“It’s great to see that he’s finding another rung on the ladder — almost each and every game — and that he goes out (continues to do so), and that his play is ascending that much,” Harbaugh said. “And it was pretty darn good to begin with, last year, and early this season as well.”

For Harbaugh, everything has a place in the relative order of things. One part can’t function without proper balance from other components. That rule applies to the team, as a whole, but also to individual players.

“He’s at the top of the charts in every way you assess a player or a person: Football character, human character, talent, great teammate — just at the very, very highest level of being¬†conscientious, (others) being important to him, excelling on the field, excelling in the classroom… excelling in the relationships on the team… It’s just been plus-plus-plus across the board,” Harbaugh said.

“And it keeps getting better. You say, ‘OK, I think he’s at the highest that he can be — but then he reaches another rung that you didn’t know that was there. He keeps ascending and climbing — so just really, really, really thrilled to be experiencing it and what he’s doing for our team.”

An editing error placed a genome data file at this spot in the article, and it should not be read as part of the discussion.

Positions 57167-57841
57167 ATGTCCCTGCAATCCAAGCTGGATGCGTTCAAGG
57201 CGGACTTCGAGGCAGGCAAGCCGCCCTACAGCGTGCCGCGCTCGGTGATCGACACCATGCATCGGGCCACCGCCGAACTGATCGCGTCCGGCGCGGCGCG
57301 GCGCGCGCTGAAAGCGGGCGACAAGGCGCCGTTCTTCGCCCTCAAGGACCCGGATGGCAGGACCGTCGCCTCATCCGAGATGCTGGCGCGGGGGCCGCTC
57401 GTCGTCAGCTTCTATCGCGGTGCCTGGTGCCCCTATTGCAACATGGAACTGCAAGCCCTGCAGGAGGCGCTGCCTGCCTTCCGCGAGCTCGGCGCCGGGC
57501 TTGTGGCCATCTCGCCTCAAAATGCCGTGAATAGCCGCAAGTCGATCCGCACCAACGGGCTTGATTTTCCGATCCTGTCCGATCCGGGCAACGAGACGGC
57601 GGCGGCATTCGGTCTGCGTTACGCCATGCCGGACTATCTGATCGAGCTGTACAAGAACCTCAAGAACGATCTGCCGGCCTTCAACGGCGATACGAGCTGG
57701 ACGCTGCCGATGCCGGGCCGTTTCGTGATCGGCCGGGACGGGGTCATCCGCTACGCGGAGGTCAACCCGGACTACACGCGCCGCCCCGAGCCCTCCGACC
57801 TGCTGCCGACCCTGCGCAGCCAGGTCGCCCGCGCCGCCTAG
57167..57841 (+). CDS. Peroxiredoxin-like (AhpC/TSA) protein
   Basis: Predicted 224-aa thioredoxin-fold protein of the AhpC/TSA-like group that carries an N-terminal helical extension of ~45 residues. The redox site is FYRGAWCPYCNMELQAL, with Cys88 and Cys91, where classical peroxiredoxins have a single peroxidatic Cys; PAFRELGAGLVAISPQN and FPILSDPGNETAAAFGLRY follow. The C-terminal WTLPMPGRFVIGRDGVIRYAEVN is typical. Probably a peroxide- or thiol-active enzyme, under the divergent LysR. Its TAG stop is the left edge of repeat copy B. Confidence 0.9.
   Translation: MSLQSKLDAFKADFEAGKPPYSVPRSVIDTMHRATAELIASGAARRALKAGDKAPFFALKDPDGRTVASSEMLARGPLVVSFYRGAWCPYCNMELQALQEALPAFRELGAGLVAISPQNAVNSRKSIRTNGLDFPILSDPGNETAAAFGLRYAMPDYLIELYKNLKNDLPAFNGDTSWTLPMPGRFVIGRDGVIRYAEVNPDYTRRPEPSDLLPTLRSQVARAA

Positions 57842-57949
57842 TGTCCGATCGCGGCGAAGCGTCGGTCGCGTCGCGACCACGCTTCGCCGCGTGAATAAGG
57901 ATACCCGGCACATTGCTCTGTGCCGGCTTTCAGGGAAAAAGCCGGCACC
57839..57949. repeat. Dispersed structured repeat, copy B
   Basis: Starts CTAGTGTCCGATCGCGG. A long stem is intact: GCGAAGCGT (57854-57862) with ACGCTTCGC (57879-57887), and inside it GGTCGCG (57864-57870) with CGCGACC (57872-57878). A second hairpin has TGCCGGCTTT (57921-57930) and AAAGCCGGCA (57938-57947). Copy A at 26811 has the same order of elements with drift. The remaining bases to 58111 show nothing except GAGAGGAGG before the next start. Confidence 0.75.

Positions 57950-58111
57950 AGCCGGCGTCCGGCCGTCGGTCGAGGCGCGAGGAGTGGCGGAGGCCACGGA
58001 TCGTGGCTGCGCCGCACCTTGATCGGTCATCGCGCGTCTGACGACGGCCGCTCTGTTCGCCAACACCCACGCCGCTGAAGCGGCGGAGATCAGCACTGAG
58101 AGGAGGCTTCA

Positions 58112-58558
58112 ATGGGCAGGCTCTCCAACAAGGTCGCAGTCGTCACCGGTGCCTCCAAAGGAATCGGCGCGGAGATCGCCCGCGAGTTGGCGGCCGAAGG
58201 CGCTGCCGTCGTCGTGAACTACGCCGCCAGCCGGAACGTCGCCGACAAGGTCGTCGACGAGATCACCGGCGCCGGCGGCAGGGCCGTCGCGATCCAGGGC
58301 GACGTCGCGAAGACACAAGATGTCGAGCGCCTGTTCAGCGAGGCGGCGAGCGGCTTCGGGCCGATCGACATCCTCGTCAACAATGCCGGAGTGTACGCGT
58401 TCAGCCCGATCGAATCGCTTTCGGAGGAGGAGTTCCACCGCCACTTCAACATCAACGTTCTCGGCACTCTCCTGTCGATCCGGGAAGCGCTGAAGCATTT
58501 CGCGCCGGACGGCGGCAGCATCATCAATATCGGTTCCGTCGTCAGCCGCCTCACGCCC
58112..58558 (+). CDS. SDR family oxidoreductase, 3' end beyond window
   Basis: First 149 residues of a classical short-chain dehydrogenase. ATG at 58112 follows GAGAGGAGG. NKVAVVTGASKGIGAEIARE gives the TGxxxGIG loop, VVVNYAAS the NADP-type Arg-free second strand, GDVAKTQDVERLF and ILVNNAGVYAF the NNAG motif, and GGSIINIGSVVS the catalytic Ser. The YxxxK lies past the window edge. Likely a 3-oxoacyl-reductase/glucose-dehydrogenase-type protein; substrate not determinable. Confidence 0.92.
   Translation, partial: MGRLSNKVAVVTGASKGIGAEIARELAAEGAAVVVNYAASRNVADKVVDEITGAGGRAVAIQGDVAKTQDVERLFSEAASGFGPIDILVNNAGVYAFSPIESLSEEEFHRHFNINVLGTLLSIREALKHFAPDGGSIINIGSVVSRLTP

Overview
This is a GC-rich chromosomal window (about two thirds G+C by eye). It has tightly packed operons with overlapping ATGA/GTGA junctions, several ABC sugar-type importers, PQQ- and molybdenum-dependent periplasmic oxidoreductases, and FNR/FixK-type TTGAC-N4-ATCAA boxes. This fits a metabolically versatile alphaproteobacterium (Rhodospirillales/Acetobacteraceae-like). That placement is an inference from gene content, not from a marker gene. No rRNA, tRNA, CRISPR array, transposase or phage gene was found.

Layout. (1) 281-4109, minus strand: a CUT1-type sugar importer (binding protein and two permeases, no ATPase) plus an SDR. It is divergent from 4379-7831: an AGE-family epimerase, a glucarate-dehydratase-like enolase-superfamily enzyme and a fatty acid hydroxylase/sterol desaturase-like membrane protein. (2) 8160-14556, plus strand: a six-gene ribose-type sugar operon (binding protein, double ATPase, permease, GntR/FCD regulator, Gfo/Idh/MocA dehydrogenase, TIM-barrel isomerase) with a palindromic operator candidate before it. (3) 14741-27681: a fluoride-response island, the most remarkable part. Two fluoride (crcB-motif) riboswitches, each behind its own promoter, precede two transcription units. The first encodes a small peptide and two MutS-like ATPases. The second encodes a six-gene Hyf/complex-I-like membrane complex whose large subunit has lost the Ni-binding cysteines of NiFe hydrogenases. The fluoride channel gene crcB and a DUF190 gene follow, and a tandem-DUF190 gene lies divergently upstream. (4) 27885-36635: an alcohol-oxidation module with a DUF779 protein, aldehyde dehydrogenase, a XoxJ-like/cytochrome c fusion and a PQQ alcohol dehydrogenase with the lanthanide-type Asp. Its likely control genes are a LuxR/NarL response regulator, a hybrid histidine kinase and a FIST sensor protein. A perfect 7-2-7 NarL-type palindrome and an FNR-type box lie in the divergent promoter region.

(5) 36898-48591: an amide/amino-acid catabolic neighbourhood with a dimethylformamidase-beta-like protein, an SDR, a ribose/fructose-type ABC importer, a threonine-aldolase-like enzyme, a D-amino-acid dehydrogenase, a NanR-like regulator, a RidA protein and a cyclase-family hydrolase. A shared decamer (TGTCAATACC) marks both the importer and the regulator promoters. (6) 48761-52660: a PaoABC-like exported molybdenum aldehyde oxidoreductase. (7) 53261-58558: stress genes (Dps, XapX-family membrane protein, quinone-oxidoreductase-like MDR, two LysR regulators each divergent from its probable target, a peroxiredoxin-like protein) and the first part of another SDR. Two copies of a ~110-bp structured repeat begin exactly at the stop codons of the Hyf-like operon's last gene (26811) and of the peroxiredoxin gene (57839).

According to NFL Draft Scout, Darboh’s 40-yard dash has been clocked at 4.46 seconds. However, due to being “banged-up,” he didn’t run an official 40 during spring ball — so 4.46 may not be entirely accurate.

And for a receiver, speed varies with scenario and situation. Being quick is one thing, but being quick and skilled — that adds another degree of difficulty to the task.

“I feel like I’m faster, but I think it’s also understanding football speed and all that,” said Darboh, who leads Michigan with 38 catches for 664 yards and five touchdowns. “Sometimes when the ball was in the air, I was looking too soon, allowing a DB to put hands on me.

“Now, I just get my release and then try to pick up speed — get to my top speed — while I’m looking for the ball and run forward straight and keep my posture straight. So I think all that helps.”

Getting open sounds simple. And when you’re good at it like Darboh, it can appear to be easy. But appearance composes just one slice of the process, which Darboh thoroughly outlined while fielding questions from the media Tuesday night in Ann Arbor.